Photo by Bill Seals

A wiser Xavier Altamarino ready for the next step in the Oakland A's organization

CEDAR RAPIDS, IA -- After an up-and-down 2016 season, Xavier Altamarino has emerged wiser, stronger and ready to conquer the next stage in his development.

The 2016 season was supposed to be when Oakland A's pitching prospect Xavier Altamirano started his ascent through the organization, and through four appearances last April it was certainly setting up to be that way.

The right-hander pitched in four games as a hybrid starter/reliever and allowed just one earned run on nine hits in 12.2 innings. But then adversity struck for the A’s 2015 27th-round pick out of Oral Roberts University, as Altamirano struggled in three of four appearances and was finally sent out to Arizona after suffering a lat strain during a side session in Cedar Rapids.

Following up on his opening four-game stretch, Altamirano’s final Midwest League results didn’t look as solid. He posted a 4.85 ERA in 26 innings of work across eight appearances and had an 18:11 K:BB rate.

He regained his confidence post-injury at short-season Vermont, making nine relief appearances and five starts, finishing with a 2.48 ERA. Altamirano’s command also improved during the summer months, as he posted a 57:10 K:BB rate in 65.1 innings.

Now, Altamirano is getting another shot to begin that rise as a member of the Snappers’ bullpen. So far, the results have been good as he opened 2017 with 3.1 scoreless innings, allowing just two hits and striking out three.

“In the spring, it was the same thing as always, just go out there and compete,” Altamirano said. “It’s a weird transition because I was a starter in spring and got switched to a reliever here. I had that starter routine and now I’ve switched to a reliever routine. I kind of figured out how to prepare myself. Going into relief, my first outing this year I wanted to keep the same mentality: thinking of it as 0-0, compete, pitch to contact and get quick outs. That helped me focus, instead of looking back and seeing we were down 4-0.”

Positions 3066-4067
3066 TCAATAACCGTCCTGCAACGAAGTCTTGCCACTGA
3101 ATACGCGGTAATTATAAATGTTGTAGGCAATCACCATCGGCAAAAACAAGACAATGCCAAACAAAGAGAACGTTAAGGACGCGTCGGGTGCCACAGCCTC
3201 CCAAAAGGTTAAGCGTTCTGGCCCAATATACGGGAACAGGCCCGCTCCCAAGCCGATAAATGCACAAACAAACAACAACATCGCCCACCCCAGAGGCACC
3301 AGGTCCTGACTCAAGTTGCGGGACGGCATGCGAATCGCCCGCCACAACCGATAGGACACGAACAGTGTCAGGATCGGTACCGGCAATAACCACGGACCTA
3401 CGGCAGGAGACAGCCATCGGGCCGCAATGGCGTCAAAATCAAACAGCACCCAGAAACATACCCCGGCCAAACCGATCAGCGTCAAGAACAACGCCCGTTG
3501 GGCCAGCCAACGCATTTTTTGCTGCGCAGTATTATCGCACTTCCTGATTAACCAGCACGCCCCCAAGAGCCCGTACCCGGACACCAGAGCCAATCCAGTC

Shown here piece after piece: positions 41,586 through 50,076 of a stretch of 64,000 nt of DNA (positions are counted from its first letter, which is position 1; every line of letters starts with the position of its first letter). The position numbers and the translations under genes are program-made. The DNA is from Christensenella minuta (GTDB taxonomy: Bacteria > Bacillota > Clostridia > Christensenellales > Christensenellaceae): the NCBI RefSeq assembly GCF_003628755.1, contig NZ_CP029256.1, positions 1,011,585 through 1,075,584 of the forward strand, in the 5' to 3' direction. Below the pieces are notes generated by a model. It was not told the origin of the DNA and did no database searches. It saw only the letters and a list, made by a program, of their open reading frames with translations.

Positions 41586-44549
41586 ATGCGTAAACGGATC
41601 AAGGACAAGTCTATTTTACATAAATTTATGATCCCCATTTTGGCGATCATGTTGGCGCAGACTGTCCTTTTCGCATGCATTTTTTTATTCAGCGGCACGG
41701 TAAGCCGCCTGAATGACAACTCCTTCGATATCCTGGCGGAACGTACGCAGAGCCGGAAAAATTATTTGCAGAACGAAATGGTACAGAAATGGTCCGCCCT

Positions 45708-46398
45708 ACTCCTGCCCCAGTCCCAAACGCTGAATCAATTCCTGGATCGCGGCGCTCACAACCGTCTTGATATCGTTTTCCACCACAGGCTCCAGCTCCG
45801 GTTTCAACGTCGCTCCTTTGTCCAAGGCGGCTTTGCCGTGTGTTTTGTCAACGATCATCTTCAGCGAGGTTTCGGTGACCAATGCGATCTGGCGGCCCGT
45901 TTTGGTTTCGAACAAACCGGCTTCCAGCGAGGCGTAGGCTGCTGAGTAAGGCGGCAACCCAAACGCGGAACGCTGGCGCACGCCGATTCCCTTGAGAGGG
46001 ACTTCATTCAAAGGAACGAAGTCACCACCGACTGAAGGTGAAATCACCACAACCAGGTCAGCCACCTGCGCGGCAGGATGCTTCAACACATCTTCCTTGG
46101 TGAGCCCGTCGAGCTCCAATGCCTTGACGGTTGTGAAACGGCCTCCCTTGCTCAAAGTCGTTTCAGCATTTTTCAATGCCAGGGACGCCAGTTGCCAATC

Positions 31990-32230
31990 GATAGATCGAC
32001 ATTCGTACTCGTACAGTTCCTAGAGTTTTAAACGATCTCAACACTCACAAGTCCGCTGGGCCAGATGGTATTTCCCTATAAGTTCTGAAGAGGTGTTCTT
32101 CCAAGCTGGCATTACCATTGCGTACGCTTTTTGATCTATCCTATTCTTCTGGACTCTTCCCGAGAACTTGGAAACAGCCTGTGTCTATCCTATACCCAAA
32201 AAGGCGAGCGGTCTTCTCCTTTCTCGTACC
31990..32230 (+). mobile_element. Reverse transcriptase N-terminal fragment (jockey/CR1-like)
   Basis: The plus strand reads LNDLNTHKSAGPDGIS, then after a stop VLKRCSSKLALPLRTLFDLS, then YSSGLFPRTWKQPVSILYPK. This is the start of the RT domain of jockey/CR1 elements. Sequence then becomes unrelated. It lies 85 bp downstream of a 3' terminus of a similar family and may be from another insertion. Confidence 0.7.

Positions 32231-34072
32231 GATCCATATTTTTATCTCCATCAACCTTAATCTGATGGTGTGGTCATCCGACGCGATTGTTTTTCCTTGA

The 22-year-old Altamirano said he learned from his rollercoaster ride a year ago and is approaching every day with a different mindset.

“Just get your work done,” he said. “If they ask you to lift, go at it 100 percent and don’t slack off. If your name is on the board to do arm care, not only just do it but do it correctly. Don’t skip reps. Take care of yourself. Choose the best meal possible so you don’t feel sluggish. I feel more mature this year and am calmer because I know what I need to do. I know what it’s like and am more confident.”

Doing all of the above hopefully will lead to his staying on the field all of this season, and in turn give him a chance to move up.

“I need to maintain health,” Altamarino said. “I don’t want to go through that scenario again where I got hurt, have to go back to Arizona and slowly try to find my way up again. It comes down to taking care of yourself and knowing when I should stop or say something, or ask for a day off.”

“The only thing I was working on was tying up my curveball,” Altamirano said. “I feel like I accomplished that. It’s not much faster, but my spin rate is a lot harder. Instead of it bouncing off my hand, it’s straighter and down than it was last season. It’s just a matter of my mind telling my arm what to do.”

If Altamirano posts another strong April and continues the season with a clean bill of health, he’ll finally get that opportunity to move up the organizational ladder to High-A Stockton.

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